Microsoft on Tuesday released the final code for a set of libraries that enables developers to write applications for Windows 7 that will also preserve the Windows 7 look and feel when the application is run on Windows Vista.
The Platform Update for Windows Vista is a free download from Windows Update, Windows Server Update Services and the Microsoft Download Center. There is also a similar package for deployment on Windows Server 2008.
The announcement of the code libraries came in a post on the Windows 7 Team Blog.
“It includes updates to DirectX to support hardware acceleration for 2D, 3D and text-based scenarios; DirectCompute for hardware accelerated parallel computing scenarios; and XPS Library for document printing scenarios,” according to a Microsoft document online.
Among the runtime libraries provided as part of the platform updates is code that supports the “ribbon” user interface used in Office 2007 and some Windows 7 utilities, for example. There’s also support for Windows 7 graphics and imaging as well as the XPS library for printing.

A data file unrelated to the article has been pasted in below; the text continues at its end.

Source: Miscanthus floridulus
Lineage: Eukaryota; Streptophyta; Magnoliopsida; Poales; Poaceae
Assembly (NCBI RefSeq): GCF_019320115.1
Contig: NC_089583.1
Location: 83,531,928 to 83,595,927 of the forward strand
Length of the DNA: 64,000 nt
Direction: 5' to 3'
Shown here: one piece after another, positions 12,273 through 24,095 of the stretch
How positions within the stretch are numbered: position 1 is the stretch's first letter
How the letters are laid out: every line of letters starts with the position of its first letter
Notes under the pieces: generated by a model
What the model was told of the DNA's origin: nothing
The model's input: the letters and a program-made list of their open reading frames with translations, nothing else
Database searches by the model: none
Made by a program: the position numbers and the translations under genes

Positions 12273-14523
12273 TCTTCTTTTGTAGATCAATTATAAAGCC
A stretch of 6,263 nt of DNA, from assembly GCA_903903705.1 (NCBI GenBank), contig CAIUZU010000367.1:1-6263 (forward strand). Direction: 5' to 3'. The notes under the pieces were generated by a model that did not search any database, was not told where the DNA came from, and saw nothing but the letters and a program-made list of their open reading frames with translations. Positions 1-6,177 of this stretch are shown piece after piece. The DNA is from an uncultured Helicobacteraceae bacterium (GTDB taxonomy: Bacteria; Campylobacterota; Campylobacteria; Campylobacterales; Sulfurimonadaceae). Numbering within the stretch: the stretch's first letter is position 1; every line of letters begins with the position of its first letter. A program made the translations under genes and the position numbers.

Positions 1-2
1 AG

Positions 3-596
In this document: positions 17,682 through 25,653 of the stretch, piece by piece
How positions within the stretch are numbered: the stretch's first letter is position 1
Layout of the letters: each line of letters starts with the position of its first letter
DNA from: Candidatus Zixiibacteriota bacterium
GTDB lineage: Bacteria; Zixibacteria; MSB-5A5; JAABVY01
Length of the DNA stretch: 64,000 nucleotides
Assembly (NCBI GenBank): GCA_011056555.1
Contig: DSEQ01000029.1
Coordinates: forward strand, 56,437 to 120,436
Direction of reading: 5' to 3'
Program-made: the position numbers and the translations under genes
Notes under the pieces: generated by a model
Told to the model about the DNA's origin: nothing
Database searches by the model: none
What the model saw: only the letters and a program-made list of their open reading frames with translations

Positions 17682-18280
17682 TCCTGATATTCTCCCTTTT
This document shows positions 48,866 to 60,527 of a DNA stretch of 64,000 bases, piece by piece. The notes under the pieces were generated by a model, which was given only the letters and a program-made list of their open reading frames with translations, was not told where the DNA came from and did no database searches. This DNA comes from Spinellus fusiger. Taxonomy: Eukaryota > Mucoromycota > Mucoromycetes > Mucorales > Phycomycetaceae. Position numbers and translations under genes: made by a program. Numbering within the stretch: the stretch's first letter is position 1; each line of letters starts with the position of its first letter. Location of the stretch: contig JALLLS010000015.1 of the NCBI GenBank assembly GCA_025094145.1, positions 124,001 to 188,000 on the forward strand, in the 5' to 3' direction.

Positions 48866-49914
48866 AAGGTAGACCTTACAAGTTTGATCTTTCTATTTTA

Additional technologies include support for accessibility tools, and for standardizing data transfers to and from mobile devices.
Windows 7 already contains all of the technologies supported in the code libraries in the Platform Update for Vista, as does Windows Server 2008 Release 2 (R2). Developers need to be running Vista and Windows Server 2008 with Service Pack 2 installed to use the libraries.
The move is a recognition that despite the fact that Vista was not considered a popular Windows version, there are none-the-less at least tens of millions of copies of Vista in use, and many of them will remain in place for years.
The platform update provides a way for developers to save effort while making sure that those users with Vista are not orphaned as Windows 7 enters the market.
“The Platform Update for Windows Vista enables consumers running Windows Vista to be able to run the latest games, productivity applications, and other software,” a Microsoft spokesperson told InternetNews.com.
Article courtesy of InternetNews.com.